Aftermath

Thorin Oakenshield had been mortally wounded on the field, and his nephews Fíli and Kíli died defending him as he lay on the ground with shield and body. Thorin died soon after the battle, after meeting Bilbo one last time.

After defeating the Goblins and Wargs, the victors divided the treasure. Bard took Bilbo's fourteenth share of the gold and silver in return for the Arkenstone, whereupon he shared his reward with the Master of Lake-town and gave the Elvenking Thranduil the emeralds of Girion. Bilbo, despite having forfeited his share, was offered a rich reward by Dáin Ironfoot but refused to take more than two small chests of gold and silver.

It is said that three quarters of the Goblin warriors of the North were killed on that day.[7]

Other versions of the Legendarium

In its first versions, the conflict around Erebor ended after the Siege. While Bard and the Elvenking laid siege, Gandalf would arrive and negotiate a peace treaty. The actual Battle, dubbed by John D. Rateliff the "Battle of Anduin Vale", would be on the return journey, in what would later be known as the Vales of Anduin. There, Goblins and Wargs would waylay Bilbo. The Five armies in this incarnation were the Goblins, the Wargs, the Woodelves, the Woodmen, and Beorn Medwed leading a troop of bears.[8]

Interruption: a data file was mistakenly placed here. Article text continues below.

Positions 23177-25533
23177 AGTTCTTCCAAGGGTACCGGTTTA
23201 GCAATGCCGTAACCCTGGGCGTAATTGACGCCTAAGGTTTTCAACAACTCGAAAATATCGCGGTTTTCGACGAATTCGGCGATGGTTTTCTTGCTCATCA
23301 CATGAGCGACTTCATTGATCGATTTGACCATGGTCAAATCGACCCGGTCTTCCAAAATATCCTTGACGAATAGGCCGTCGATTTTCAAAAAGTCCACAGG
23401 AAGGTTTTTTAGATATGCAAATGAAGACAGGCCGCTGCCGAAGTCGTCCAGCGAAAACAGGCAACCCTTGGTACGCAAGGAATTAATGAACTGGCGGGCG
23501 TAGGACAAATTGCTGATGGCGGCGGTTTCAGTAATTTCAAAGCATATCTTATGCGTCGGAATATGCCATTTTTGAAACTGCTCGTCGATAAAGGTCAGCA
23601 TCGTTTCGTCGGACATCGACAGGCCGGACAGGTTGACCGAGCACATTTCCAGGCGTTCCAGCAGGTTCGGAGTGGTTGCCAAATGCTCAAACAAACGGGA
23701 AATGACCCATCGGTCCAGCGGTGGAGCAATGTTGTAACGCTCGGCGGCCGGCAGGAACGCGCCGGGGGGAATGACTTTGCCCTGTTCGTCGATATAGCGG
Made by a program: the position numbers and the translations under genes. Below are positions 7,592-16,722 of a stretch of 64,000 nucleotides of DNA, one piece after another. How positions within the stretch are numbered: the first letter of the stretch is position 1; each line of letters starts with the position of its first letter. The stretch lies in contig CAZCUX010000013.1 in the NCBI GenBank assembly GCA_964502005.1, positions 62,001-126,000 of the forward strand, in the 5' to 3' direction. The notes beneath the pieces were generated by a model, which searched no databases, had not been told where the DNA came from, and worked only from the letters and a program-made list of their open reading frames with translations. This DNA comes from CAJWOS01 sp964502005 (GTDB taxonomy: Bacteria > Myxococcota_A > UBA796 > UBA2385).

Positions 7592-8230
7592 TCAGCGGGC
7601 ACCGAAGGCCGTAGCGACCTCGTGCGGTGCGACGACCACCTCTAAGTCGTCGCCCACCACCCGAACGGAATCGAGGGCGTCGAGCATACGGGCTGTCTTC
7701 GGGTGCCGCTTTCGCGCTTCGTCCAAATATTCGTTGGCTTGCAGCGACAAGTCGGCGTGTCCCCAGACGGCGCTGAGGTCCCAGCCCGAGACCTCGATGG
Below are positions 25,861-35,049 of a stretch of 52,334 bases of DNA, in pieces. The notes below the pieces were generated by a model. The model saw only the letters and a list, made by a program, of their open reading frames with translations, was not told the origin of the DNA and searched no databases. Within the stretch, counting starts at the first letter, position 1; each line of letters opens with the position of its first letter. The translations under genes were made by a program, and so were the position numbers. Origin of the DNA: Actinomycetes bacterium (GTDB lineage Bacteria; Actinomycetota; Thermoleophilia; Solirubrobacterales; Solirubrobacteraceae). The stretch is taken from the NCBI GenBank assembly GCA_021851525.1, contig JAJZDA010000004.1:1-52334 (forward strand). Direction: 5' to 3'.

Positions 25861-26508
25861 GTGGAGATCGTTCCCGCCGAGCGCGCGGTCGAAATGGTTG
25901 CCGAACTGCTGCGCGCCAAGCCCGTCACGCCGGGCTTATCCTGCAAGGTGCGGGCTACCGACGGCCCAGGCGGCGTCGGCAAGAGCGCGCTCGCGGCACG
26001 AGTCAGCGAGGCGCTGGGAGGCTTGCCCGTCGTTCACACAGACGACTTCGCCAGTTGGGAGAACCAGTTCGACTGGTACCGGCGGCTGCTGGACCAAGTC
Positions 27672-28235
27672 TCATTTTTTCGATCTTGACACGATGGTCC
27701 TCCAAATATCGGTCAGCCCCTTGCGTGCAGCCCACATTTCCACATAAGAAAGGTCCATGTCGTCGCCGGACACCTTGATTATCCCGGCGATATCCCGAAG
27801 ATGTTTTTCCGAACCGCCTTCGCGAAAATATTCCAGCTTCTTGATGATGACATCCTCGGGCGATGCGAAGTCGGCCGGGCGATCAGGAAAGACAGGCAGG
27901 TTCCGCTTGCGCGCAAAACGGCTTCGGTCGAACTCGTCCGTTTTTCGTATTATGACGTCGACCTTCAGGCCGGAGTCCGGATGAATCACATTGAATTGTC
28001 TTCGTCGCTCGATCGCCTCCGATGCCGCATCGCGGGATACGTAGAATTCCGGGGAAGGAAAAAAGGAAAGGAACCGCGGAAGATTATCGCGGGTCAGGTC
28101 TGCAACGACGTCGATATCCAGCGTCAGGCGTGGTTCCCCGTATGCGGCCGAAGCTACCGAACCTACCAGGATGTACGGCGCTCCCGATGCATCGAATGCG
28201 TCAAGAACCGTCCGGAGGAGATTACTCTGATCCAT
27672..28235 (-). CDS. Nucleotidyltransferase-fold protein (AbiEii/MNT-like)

Portrayal in adaptations

1977: The Hobbit (1977 film):

The "Five Armies" are the Elves, the Men, the Dwarves, the Orcs (and Wolves) and the Eagles. Bilbo estimates the force of the Men and Elves on 10,000, but this may not be an accurate estimate. The number of dwarves of Thorin and Company to have died is eight, but only Bombur and Thorin are named among the dead. Only Óin and Glóin are shown as having survived the battle.[3]

2003: Sierra's The Hobbit:

The battle takes up most of the last chapter. Because Bilbo is the main character, his role in the battle is much expanded. After leaving Thranduil, he has to fight his way to Balin, Lianna, Corwin, Gandalf, Beorn, and ultimately Bolg.

References

  1. Karen Wynn Fonstad, The Atlas of Middle-earth (second edition), page 99
  2. 2.0 2.1 J.R.R. Tolkien, The Hobbit, "A Thief in the Night"
  3. 3.0 3.1 The Hobbit (1977 film)
  4. J.R.R. Tolkien, The Lord of the Rings, Appendix B, "The Third Age"
  5. 5.0 5.1 5.2 J.R.R. Tolkien, The Hobbit, "The Clouds Burst"
  6. 6.0 6.1 J.R.R. Tolkien, The Hobbit, "The Gathering of the Clouds"
  7. 7.0 7.1 J.R.R. Tolkien, The Hobbit, "The Return Journey"
  8. J.R.R. Tolkien, John D. Rateliff (ed.), The History of The Hobbit: Return to Bag-End, pages 713-4